Now on to the beer… I sampled the menu quite extensively so I will try to give each it’s due.  First up the Chocolate Raspberry Ale, a blend of their Fresh Hop Porter and Busta Nut Brown mixed with raspberry infused bourbonic.  A nice deep reddish brown that poured with a large head, heavy lacing lingered on the sides of the glass.  I found both the raspberry and chocolate elements to be quite subtle but to be fair the first sour beer tends to set your palate for the tartness to come.  The Beck Berry was a ‘once-in-a-lifetime’ blend of tripels and strong blondes fermented and aged with blackberries in oak.  A second inoculation was done and sour cherry added to give it some ‘pucker’.  This ale poured a bright gold (despite the berry name) with minimal head; it was crisp, sharp ale, highly drinkable with the strength of a Belgian complimented with tart berry notes.  Next up the ‘one off’ Blauw Van Der Jon Berry which was a soured wheat coupled with blueberries.  This beer was the colour of blueberries with just a little head.  Blueberry is an inspired choice in a sour ale since the blueberry has a touch of sweetness that nicely balances the sour elements as opposed to increasing the tartness.  Trekking out of sour territory I sampled McShagger Scottish Strong Ale a mix of sweet malt, chocolate, coffee and just a hint of whiskey to warm the tummy,  Nice, nice, nice a deep brown ale with a lingering, creamy head and lots of lacing.  Strong malts come through with that distinctive liquor taste, which makes it a Scot drink.

From here it gets a little more complicated… flash forward to my second visit (the following day) and a rowdy patron breaks their taster glass on the floor.  Perhaps worried other patrons may frown upon such rowdiness on a Sunday afternoon the most excellent bartender offers up free samples to placate the crowd.  In a move near and dear to my heart the server does an impromptu blending of the various casks such that many of my samplings were unique mixes.  Some of the ales I tried include Glueh Kriek a spiced mulled sour cherry ale served piping in the glass.  This was truly a magnificent Christmas brew strong and liqoury, spicy and tinged with just the right amount of sour pie cherry. Vlad the Impaler was a blend of quads and tripels aged in oak and bourbon barrels then blended further with spiced blondes; this one was strong bringing the heavy hitting Belgians to the forefront and tempering it with sour and spice.  Sang Rouge was a blend of many reds aged up to thirty months.  A deep red like a fine merlot, this beer became a fantastic base for the addition of some of the berry heavy sours.  Sang Noir was a dark double red aged in pinot and whiskey barrels; cherry elements come through this complex sour ale which was like a young version of the Sang Rouge.  The Vine was Cascade’s answer to the white wine, a soured blend of tripel, blonde and golden ales fermented with white wine grapes.  Like a white wine this ale was crisp and drinkable, best served quite cold.  All in all a fantastic venue to showcase the incredible range and variety of sour beers; a place where the sour-phobic become converts and the sour-lovers fall even deeper.  The true highlights were the blends and I highly recommend trying a range of tasters, picking your favourites and asking the server to mix it up!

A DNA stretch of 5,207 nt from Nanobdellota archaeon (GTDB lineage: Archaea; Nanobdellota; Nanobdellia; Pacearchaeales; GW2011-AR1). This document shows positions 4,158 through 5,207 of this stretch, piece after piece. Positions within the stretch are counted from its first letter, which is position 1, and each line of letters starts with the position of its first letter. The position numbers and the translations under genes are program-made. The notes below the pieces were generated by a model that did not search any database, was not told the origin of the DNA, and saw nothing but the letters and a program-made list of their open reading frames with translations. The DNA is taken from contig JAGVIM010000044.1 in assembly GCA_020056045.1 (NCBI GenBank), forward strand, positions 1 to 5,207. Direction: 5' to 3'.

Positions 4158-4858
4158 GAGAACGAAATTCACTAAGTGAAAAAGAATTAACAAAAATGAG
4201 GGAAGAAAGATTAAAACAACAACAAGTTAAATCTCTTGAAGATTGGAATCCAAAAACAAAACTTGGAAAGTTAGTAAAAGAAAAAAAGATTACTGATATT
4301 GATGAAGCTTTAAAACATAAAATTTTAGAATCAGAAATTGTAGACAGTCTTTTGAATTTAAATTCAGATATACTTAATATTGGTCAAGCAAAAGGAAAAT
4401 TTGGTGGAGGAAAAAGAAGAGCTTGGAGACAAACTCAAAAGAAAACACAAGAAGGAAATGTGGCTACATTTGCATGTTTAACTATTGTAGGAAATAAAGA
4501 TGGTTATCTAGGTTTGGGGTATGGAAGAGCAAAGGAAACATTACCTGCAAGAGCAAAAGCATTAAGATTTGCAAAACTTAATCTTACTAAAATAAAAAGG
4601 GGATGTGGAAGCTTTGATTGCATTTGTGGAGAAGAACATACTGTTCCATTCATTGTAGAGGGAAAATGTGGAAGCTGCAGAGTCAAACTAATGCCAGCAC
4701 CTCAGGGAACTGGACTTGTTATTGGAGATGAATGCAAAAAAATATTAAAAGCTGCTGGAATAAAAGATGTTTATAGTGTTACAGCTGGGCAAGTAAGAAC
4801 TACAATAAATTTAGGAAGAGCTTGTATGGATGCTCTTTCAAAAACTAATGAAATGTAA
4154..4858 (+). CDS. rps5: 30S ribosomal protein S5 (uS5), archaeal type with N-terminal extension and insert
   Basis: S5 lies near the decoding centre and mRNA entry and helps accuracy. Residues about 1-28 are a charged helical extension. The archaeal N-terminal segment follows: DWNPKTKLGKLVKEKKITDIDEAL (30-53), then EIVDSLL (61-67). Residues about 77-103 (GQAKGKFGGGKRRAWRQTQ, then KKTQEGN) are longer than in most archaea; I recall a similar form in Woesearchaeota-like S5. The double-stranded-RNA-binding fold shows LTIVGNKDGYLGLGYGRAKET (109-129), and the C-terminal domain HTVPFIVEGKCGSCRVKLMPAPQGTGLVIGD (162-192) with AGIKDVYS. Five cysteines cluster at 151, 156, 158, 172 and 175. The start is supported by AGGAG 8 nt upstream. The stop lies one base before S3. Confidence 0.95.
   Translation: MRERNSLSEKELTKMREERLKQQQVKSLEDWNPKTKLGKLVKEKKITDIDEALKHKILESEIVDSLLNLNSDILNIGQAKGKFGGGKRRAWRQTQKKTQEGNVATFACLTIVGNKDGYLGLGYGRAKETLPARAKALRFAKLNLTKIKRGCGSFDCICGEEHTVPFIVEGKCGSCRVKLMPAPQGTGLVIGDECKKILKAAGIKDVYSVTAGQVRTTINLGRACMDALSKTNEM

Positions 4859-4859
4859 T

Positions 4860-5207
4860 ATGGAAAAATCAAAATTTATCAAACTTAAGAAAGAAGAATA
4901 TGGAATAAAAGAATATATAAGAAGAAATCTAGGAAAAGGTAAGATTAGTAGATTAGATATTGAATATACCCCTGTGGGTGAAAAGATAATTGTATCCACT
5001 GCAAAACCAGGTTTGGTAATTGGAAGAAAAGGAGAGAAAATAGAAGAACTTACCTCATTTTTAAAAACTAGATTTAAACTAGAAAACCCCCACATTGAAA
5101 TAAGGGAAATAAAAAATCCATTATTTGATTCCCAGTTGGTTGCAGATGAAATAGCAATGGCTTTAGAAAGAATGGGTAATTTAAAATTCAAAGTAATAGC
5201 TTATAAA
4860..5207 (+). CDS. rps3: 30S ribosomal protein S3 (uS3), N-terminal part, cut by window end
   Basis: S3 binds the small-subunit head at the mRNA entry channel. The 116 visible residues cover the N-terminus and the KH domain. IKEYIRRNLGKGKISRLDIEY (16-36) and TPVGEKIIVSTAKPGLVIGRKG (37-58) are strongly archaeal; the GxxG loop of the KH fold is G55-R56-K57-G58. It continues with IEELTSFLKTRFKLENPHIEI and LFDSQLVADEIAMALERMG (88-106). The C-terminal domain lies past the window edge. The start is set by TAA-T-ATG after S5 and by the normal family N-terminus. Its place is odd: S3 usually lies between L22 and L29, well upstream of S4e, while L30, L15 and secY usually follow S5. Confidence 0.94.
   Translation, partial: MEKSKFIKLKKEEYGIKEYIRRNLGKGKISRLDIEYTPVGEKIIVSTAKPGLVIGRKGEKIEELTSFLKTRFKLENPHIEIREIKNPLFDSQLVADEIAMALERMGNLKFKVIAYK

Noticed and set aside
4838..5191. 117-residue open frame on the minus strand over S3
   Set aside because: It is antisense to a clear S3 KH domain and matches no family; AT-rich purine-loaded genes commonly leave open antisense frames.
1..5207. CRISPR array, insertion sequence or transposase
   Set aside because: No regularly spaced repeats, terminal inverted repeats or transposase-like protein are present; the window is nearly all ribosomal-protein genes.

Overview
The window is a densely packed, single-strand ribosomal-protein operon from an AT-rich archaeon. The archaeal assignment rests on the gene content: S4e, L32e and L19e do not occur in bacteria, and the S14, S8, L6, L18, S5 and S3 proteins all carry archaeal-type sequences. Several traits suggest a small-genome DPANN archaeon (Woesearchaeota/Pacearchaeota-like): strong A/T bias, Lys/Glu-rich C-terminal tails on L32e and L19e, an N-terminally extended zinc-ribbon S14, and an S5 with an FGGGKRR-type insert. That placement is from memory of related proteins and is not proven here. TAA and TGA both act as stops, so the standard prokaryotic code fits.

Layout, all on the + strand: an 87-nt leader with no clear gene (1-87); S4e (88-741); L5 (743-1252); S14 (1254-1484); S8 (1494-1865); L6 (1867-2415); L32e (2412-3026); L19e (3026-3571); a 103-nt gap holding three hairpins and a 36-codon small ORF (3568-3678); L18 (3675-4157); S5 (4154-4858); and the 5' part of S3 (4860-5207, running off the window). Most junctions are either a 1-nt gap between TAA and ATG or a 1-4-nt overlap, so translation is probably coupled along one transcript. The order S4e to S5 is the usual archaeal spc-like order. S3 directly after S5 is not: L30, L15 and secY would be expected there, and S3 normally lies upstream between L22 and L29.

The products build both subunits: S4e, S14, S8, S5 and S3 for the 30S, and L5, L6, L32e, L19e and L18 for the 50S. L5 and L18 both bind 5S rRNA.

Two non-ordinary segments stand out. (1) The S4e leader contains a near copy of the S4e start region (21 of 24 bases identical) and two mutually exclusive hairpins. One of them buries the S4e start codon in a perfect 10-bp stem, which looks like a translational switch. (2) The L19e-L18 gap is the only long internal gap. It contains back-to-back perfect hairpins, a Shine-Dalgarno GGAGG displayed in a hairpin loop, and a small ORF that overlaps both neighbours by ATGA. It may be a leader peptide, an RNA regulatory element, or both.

As a watering hole I give Cascade Brewing Barrel House a 5 out 5.

*The name of this post comes from Thomas Watson’s The Hekatompathia, or Passionate Centurie of Love, Sonnet XVIII (1582).